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Lightning

Food was amazing. I hadn't realized how much I missed real food after living off of canned, dried, and preserved stuff until it was put down in front of me. I couldn't remember ever having it—the entirety of my memory was devoted to surviving on next to nothing, completely cut off from anything resembling civilization—but I knew I missed it. The plate steamed in front of me, the smell alone enough to make me never want to touch another can of anything for the rest of my life. I didn't even care that the pot roast they'd given us was cafeteria-quality, it was the best thing I'd ever eaten.

"Whoever the cook is here," Blue said as she speared a carrot, "I want to marry them."

Rowan had her eyes closed as she chewed slowly. "I'll join you," she replied when she finished.

Blue's green eyes gleamed. "How about you, Lightning?"

I just laughed, shaking my head. "Polygamy's not my thing, sorry. Feel free to invite me over to dinner as much as you like, though."

They both grinned and I marveled at how different it was here. I'd been awake for only a few hours—I hadn't even gotten a full explanation of where we were or what was going on yet—but it seemed like the ghost town and all the horrors that had come with it were a hundred years away. All that was left were harmless memories and the two girls sitting across from me. Blue, brilliant beyond belief but strung tighter than a guitar string, though she seemed relaxed now. She looked almost foreign after a shower and being given a very un-Blue-like but nonetheless clean and nice-looking dress, her dirty-blonde hair turned dark and curly by the water and her cheeks red, revealing a spattering of freckles across the bridge of her nose that had been all but invisible in the cold near-winter we'd been surviving in until now. And petite, pretty Rowan, her golden hair in a fresh braid that hung halfway down her back and her crystal-blue eyes lit up. Even after all that had happened she retained a type of innocence and optimism the rest of us sorely lacked.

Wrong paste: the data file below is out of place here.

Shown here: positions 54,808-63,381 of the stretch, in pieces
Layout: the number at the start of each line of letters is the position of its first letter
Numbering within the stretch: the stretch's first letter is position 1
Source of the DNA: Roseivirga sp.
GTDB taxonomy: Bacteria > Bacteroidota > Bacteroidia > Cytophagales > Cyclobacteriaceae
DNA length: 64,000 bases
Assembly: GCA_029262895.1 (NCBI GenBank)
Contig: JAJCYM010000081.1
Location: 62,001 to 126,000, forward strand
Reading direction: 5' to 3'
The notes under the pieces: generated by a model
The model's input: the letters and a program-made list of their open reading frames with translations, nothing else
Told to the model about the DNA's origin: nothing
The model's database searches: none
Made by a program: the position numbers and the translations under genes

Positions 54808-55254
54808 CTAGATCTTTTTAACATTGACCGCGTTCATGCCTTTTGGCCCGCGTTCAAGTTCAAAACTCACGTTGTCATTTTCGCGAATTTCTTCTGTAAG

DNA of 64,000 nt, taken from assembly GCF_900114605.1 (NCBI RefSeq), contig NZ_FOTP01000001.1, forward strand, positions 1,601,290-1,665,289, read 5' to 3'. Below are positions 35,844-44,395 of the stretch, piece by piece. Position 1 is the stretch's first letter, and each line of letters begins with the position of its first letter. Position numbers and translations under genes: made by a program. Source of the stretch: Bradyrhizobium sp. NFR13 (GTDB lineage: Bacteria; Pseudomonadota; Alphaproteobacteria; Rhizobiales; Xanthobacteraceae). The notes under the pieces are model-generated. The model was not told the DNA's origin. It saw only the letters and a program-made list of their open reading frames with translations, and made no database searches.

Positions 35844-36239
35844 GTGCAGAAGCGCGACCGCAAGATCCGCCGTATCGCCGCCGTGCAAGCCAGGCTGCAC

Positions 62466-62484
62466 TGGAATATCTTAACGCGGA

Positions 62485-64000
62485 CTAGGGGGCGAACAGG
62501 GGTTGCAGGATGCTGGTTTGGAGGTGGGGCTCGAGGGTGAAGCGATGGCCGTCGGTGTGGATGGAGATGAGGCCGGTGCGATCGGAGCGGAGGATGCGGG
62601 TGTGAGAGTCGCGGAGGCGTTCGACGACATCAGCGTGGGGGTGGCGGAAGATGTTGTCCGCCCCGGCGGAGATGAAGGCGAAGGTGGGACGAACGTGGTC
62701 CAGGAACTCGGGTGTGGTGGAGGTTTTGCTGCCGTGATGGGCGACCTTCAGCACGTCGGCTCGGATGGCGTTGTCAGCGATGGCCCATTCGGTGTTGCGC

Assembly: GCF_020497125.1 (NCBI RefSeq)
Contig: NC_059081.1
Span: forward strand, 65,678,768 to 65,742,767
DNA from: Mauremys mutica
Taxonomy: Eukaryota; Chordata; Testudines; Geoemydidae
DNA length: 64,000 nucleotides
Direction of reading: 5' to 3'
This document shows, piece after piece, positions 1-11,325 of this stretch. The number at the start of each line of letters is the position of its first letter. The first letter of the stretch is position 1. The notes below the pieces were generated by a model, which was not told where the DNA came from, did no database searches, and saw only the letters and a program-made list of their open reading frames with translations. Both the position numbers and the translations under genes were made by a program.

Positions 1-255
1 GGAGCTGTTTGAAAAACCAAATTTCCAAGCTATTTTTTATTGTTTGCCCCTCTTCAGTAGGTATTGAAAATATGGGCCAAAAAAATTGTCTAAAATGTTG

They had both woken up before me, though I hadn't seen either of our other companions yet, and were evidently as enlightened about our situation as I was. Allegedly Griffin had shown up briefly only to run off in search of Fox before anybody had gotten to talk to him much. Blue had passed on this information to me with a knowing quirk of her brows, like we were co-conspirators reveling in their less-than-secret relationship. It was hard to keep things hidden for long when you only had four other people in the world. I'd found that out for myself.

"Where do you think Fox is?" Rowan asked after a long stretch of silence while we all savored our first cooked meal in memory.

I shrugged. "Probably a patient room somewhere, same as us."

"When do you think she'll wake up?" I knew what she was getting at; one of the nameless doctors who'd brought us here from our rooms had announced that once we were all together somebody would come talk to us.

I hesitated to answer, and Blue spoke up before I could. "She was in pretty bad shape," was all she said, but it was enough. Rowan shivered, staring down at her plate.

I didn't remember the details of what had happened to us in the forest fire which destroyed our makeshift home and led us here—it was all a blur of smoke and adrenaline—but I knew that much. I remembered the burnt and bloody mess that had been her face, her shallow breathing, her leg bent at an impossible angle as she lay helplessly on the ground between the rest of us. I would have thought she was dead already if she hadn't been making noise, pathetic little whimpers of pain that were so unlike her. But I wouldn't be surprised to find she was the only one of us who hadn't made it. I'd seen some weird things happen so far that I had no logical explanation for, but not enough to make me believe in miracles.

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